Should a Lawyer File My Workers' Comp Claim?
How to file and what to consider when you’re injured at work in OhioBy S.M. Oliva | Last updated on January 29, 2023
Use these links to jump to different sections:
- From the BWC to the IC (and to Court)
- If Your Workers’ Comp Case is Denied
- Contacting a Workers’ Comp Lawyer
From the BWC to the IC (and to Court)You should file for workers’ comp benefits as soon as possible after your work-related injury. Ohio imposes a one-year time limit on most injury-related claims. After BWC receives your claim, it has 28 days to conduct an initial investigation. During this time, BWC will request additional documentation in support of your workers’ compensation case, such as your medical records and proof of your pre-accident wages. Once this investigation is completed, BWC will decide to allow or deny your claim. If, however, your employer is the one failing to certify or accept the claim, “that alone should raise a red flag to the injured worker,” Barnhart says. “If the employer starts contesting treatments, that’s another. If they send the worker to the employer’s doctor, that should be a flag of caution. You have to wonder if they’re acting in your best interest.”
If Your Workers’ Comp Case is DeniedIf the BWC denies your claim, you have 14 days to appeal, starting from the date you received the BWC’s order. Your employer may also decide to appeal a BWC decision allowing your claim. If there is an appeal either way, you probably need to contact an experienced Ohio workers’ compensation attorney. The appeals process can involve multiple stages and can easily overwhelm you, especially if you’ve never dealt with the workers’ compensation system before. Attorneys in this field will offer an initial consultation that is free, during which time they will hear the details of your case and inform you of your rights. “All practitioners are also on contingency, so they aren’t paid unless they recover money on behalf of the injured worker,” Barnhart says. “And most attorneys are fairly giving with their time to explain the ins and outs of the system, because it can be daunting.” The Industrial Commission (IC) of Ohio is actually responsible for the workers’ compensation appeals process. Within 45 days of receiving an appeal, an IC official will conduct what is known as a District Level Hearing. This is similar to a civil trial: you and your employer will present witnesses and written evidence to the hearing officer. You may also be required to undergo an independent medical examination. Within a week of the District Level Hearing, the IC official will give you a written decision. The losing party may then file a second appeal and ask for what is known as a Staff Level Hearing. This involves a second round of hearings and decision. After this second stage, you and your employer may seek a third level of review with the Industrial Commission itself. This level of review is purely discretionary, however, meaning the IC is not obligated to hear the appeal. And once you exhaust all of your IC appeals, you can then seek further appeals directly to the Ohio state courts.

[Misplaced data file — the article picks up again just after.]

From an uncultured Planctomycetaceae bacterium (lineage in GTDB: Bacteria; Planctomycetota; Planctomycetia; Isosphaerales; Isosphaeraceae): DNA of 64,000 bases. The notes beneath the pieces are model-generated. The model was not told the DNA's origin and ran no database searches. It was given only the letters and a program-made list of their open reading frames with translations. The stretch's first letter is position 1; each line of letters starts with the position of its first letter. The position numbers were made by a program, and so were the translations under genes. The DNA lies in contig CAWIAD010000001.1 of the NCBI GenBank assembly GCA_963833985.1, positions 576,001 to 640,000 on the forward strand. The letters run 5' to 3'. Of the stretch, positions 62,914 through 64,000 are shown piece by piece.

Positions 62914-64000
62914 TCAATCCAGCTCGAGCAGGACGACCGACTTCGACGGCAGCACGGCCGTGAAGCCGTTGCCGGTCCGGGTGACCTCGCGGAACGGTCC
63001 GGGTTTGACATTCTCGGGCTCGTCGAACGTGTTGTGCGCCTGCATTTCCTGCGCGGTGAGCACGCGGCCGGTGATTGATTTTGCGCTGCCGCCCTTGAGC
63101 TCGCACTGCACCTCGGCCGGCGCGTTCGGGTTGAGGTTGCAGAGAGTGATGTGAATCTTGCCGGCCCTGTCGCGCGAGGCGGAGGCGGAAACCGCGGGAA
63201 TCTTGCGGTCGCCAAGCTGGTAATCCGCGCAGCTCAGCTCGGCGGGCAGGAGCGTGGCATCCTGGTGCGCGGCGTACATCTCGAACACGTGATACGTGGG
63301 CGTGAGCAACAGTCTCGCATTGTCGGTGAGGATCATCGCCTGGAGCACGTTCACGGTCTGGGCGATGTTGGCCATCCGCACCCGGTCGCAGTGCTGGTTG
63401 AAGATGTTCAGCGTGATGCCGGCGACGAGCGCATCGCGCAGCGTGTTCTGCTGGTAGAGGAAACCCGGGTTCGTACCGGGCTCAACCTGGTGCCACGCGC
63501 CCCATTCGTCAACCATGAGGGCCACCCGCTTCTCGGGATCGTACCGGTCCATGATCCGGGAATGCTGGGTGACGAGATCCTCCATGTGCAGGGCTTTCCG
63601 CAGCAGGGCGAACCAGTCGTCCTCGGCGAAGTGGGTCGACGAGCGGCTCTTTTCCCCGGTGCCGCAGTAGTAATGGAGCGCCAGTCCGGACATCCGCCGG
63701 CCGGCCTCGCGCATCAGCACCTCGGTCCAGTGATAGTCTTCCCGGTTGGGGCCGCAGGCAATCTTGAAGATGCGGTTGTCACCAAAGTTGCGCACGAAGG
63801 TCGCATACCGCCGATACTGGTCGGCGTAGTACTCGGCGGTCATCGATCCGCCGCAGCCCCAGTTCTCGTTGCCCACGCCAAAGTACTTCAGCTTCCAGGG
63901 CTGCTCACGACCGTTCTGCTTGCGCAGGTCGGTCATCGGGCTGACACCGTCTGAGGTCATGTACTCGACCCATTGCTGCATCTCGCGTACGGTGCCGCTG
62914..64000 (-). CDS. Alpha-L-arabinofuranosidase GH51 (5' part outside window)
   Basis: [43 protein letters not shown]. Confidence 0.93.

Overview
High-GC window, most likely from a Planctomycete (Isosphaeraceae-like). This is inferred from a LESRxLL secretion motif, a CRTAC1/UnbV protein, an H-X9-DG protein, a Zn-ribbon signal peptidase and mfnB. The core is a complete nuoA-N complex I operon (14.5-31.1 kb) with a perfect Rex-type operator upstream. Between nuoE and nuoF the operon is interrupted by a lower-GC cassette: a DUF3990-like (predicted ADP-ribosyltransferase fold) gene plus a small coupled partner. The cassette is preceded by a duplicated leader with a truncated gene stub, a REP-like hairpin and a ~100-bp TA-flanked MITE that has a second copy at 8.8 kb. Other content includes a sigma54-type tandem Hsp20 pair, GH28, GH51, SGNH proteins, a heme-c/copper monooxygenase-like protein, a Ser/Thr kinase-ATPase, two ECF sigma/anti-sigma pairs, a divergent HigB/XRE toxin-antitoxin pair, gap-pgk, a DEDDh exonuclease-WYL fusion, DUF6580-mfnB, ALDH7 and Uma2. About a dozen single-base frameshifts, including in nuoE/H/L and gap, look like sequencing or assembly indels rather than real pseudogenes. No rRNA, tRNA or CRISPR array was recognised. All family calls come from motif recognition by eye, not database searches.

Contacting a Workers’ Comp LawyerA workers’ compensation claim may require multiple layers of hearings and reviews before it is finally resolved. While you are not required to have a qualified workers’ compensation lawyer at any of these stages, you will likely be at a significant disadvantage, especially when facing your employer’s workers’ compensation insurer and their lawyers. If you’d like to know more about this area, read our workers’ compensation law overview.
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